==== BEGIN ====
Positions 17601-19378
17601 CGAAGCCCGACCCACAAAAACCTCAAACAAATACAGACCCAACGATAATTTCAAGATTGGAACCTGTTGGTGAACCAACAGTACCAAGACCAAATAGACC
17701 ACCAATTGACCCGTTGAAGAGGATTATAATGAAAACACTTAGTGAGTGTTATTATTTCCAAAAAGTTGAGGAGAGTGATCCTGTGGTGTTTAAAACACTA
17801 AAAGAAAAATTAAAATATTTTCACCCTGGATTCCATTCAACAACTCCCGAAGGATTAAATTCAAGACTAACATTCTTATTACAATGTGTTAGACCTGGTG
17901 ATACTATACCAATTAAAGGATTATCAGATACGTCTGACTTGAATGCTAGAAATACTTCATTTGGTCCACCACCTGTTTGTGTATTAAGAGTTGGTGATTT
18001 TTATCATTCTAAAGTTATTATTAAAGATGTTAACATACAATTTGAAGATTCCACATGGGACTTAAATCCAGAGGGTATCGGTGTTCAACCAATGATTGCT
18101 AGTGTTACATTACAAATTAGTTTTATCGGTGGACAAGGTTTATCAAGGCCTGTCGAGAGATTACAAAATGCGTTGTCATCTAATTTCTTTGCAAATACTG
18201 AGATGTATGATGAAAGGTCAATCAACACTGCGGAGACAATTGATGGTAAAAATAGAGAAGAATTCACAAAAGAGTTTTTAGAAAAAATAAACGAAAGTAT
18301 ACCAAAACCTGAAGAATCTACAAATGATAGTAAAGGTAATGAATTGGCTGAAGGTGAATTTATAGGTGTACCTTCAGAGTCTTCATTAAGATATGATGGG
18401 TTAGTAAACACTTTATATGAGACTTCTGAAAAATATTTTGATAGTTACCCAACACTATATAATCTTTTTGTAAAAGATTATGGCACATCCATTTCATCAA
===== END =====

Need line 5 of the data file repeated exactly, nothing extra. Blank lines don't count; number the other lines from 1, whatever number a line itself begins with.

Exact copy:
17901 ATACTATACCAATTAAAGGATTATCAGATACGTCTGACTTGAATGCTAGAAATACTTCATTTGGTCCACCACCTGTTTGTGTATTAAGAGTTGGTGATTT